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PC Advisor, 3/5
Regardless of how splendid it looks, Zion National Park feels empty. There are precious few characters to interact with outside of those listed above, and I often spent several minutes finding a route through the undulating terrain to reach a new location, only to discover that it was another lookout point or abandoned campsite. This is exacerbated by a lack of variety in the enemies: beyond the White Legs, there is only one new threat to your safety an admittedly cool mutant plant though Obsidian does draft in Fallout 3's fearsome, bear-like Yao Guai to make up the numbers.
The mission design is also underwhelming. I'm not the sort of gamer to take note of the number of fetch quests being thrown my way, but at one point it felt like I was being given nothing but. Don't get me wrong, there's nothing wrong with a fetch quest if it's elaborately disguised, but Honest Hearts rarely makes the effort. If you're a longstanding RPG player, the moment when a character looks you squarely in the eye and asks you to find three lunchboxes can be surprisingly hard to take. Honest Hearts will test your resolve.
The problem is the expansion never really finds anything particularly new or interesting to do with it all. Almost all the missions are thinly veiled fetch quests and although the script avoids romanticising the Native American culture too much, the dialogue is always competent rather than sparkling.
There are few difficult moral decisions to make either, with the most important being a simple choice between going along with a comic book style evil bad guy or an equally unlikely goody-two-shoes.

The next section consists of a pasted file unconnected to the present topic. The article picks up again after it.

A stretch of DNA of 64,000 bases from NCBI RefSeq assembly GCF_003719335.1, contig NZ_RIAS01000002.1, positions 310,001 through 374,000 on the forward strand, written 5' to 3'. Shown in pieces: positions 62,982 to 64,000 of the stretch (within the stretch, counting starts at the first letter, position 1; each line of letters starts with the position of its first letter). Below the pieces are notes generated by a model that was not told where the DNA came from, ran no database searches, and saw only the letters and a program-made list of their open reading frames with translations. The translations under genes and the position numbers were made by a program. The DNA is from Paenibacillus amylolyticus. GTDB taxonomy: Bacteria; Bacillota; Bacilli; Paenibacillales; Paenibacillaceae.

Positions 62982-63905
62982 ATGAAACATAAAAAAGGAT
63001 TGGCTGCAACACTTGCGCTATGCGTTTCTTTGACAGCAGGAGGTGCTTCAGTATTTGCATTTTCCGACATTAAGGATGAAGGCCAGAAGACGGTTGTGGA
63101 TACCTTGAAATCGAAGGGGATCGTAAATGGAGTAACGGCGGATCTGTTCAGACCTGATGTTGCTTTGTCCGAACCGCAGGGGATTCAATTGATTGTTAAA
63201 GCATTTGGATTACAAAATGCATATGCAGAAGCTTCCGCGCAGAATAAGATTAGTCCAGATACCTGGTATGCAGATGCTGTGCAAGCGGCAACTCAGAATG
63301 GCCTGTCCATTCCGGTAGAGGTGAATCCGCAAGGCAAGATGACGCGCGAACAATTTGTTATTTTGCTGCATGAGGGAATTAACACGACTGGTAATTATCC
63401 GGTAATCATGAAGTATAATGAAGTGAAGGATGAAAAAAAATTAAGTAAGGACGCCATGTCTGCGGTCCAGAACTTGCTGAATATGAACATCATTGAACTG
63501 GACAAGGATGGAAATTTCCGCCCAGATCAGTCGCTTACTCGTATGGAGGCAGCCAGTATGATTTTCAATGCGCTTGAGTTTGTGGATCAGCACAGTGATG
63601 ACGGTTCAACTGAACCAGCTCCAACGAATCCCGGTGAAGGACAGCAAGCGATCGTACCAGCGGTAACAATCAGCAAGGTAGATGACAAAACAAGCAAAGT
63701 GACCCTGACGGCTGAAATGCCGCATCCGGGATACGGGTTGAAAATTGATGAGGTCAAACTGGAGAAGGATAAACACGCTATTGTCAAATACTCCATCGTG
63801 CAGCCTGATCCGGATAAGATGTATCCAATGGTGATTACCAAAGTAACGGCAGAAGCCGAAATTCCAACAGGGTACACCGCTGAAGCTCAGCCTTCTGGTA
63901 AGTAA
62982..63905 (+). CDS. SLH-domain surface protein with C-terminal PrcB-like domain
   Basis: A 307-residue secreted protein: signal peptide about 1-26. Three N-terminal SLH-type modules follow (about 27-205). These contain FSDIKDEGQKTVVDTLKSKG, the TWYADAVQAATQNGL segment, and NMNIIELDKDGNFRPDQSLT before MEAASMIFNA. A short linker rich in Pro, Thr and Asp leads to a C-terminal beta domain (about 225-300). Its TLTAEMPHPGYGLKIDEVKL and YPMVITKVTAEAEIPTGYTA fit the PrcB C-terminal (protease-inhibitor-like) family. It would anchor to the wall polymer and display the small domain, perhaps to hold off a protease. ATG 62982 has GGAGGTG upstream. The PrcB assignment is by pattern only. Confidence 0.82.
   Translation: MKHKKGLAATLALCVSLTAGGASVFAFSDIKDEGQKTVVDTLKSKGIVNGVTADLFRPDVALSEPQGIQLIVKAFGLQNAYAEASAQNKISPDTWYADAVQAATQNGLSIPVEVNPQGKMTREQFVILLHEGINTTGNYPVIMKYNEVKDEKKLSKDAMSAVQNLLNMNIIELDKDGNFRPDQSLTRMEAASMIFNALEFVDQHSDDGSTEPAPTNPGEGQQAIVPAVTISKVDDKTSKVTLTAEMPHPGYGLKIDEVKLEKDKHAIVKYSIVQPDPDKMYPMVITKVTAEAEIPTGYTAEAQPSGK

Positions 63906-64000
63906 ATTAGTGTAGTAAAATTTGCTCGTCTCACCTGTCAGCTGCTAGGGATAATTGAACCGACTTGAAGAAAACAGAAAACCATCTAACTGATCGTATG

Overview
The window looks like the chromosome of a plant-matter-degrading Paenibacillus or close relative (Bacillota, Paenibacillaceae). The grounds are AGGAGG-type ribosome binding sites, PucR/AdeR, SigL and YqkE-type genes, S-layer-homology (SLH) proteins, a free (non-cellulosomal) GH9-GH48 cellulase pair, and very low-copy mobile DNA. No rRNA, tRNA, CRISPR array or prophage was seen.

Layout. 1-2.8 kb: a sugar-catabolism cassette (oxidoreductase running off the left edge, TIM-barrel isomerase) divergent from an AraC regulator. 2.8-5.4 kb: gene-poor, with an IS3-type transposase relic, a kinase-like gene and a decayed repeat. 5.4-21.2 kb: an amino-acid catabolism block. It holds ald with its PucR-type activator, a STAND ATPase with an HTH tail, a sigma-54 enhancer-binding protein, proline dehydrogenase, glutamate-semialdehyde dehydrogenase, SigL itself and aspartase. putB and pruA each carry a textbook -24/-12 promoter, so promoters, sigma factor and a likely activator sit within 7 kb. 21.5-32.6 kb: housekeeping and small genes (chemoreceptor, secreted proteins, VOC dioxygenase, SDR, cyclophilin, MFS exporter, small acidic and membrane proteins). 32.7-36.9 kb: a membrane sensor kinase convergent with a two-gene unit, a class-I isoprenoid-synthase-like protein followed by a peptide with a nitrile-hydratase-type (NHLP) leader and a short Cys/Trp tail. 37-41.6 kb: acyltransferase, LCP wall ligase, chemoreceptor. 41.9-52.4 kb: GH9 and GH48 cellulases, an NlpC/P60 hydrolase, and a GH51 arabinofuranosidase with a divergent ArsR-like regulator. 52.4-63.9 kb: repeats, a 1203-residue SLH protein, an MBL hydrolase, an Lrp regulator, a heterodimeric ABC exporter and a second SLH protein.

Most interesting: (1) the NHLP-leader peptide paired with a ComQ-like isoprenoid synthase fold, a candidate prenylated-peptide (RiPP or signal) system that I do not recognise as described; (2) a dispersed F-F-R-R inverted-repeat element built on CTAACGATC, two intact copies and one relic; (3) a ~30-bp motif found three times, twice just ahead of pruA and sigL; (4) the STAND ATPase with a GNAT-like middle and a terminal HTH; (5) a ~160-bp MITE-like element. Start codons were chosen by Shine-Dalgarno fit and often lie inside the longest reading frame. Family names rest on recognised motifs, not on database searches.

The writers clearly want to say something more profound about tribalism and materialism but it all gets lost in a predictable morass of poorly staged shootouts, most of which mean you never really speak to anyone other than your mission givers.
We have the story, which is just awful. There are three (tribes) of folks who inhabit Zion. There's the White Legs, who you met first we are told these people are evil, and the game (proves) it by having them shoot at you. Next are the Sorrows, who speak Spanish and are (innocent,) or so says their leader, white man Daniel. There's a third group whose name I can't remember because I honestly didn't care about any of this, and they're nice. (I'd look up their name, but I'm trying to make a point here, damn it.) That last group is led by Joshua Graham, a former Legion member who was set on fire and tossed into the Grand Canyon.
The plot is driven entirely by fetch quests as you try to help the Sorrows and Graham's group in their battles with the evil White Legs, and in between fetch quests you're treated to lots of moralizing about whether or not the good guys should fight for Zion or evacuate.Graham and Daniel make speeches and are generally annoying, and by the end I was ready to murder both of them.
Gaming Irresponsibly, 8/10
Overall Honest Hearts brings to the table a good story with all the regular Fallout gameplay and background information you would expect. But, it does so in a very small package with the average play time taking around two hours and maybe another half an hour or so for you to pick up the final achievement by completing the second option. This DLC is great overall but a few more missions really wouldn't have gone a miss but at least we only have to wait till next month to find out what's in store next.
Trendkiller Online takes the scoreless route, but their conclusions seem positive
Overall, if you are invested in the Fallout universe, there is more than enough here to justify the $9.99/800 MS points they're charging. Needless to say, if you never played a Fallout game, I doubt this will be the first thing you buy, but it should be on your list if you consider yourself a fan.
And finally GameTrailers has one of their usual review pods, where they award this add-on a 7.1.